We are very big into getting out in the field and operating portable from city parks or other outdoor settings. We got a couple nice outings in this year before the really hot weather arrived. See the following two videos:


July 16, 2015

I’ve had a lot of fun contesting recently.

I always operate the NAQCC (North American QRP CW Club) monthly Sprint. In fact, the July Sprint is coming up tonight. I set a new personal best with 33 QSOs (contacts) in the two-hour sprint in June. Over the last several months I have several times finished second in the US fourth call area (among those who use a keyer rather than a bug or straight key).

Last Saturday I operated the IARU HF World Championship as I have for several years. I always operate this QRP (5 watts). I have several Top-Ten finishes in this contest (US/Canada, in the category of mixed mode (SSB and CW) QRP).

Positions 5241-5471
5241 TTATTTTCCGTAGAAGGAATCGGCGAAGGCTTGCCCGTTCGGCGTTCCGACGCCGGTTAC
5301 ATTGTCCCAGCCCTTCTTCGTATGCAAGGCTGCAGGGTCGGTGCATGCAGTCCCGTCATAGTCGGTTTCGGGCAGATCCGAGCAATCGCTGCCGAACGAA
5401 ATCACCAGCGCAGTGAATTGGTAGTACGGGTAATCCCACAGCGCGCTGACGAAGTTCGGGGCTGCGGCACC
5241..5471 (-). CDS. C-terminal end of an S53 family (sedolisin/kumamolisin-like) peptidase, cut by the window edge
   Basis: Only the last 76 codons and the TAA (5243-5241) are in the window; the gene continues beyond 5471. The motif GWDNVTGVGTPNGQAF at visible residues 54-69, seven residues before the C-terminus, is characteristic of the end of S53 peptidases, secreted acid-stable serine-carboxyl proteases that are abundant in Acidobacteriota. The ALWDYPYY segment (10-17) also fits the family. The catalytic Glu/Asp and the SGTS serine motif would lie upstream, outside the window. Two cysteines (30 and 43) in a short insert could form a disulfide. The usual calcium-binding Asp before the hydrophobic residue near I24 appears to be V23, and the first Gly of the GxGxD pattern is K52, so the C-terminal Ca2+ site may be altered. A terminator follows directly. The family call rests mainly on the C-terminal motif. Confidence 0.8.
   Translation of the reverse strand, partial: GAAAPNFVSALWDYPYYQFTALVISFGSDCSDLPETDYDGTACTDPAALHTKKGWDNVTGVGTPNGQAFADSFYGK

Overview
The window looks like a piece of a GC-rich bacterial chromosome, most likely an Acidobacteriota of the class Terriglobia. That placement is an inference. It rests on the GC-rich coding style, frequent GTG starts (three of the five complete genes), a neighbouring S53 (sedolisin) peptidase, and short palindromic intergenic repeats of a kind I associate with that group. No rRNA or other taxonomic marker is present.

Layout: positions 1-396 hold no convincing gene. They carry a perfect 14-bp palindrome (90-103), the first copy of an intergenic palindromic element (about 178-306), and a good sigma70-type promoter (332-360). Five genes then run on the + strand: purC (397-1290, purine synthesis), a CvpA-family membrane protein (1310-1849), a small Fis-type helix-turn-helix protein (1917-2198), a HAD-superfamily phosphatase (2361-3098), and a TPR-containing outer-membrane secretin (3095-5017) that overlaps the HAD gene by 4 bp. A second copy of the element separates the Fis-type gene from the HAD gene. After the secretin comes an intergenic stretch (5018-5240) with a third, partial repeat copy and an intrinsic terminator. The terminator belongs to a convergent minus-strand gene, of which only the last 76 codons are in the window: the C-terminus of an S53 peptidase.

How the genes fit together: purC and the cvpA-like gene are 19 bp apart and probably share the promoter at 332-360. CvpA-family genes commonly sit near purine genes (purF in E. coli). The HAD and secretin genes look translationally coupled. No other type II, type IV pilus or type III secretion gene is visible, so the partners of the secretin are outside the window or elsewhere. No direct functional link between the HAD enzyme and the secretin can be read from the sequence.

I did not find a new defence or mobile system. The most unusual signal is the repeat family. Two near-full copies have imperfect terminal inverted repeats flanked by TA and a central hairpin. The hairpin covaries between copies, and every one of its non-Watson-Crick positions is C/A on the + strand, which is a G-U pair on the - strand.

For ARRL Field Day (fourth weekend in June each year) I usually operate from home running QRP on battery power. This year was no exception. I also visited the Bluegrass Amateur Radio Society’s Field Day setup at a city park here in town. Great food and fellowship. The club set up five very nice stations this year.

I’ve had a lot of fun with the CQ WPX contests. These are sponsored by CQ Magazine. “WPX” refers to the fact that you try to work as many prefixes as possible. (My prefix is “KU4”). The voice (single sideband) and Morse Code (CW) contests are run separately. In March of 2014 I finished first in my class and #4 in the world in the SSB contest, as I entered using only the ten-meter band. On the CW weekend in May I finished #1 in North America, #6 in the world also as a 10-meter-only entry.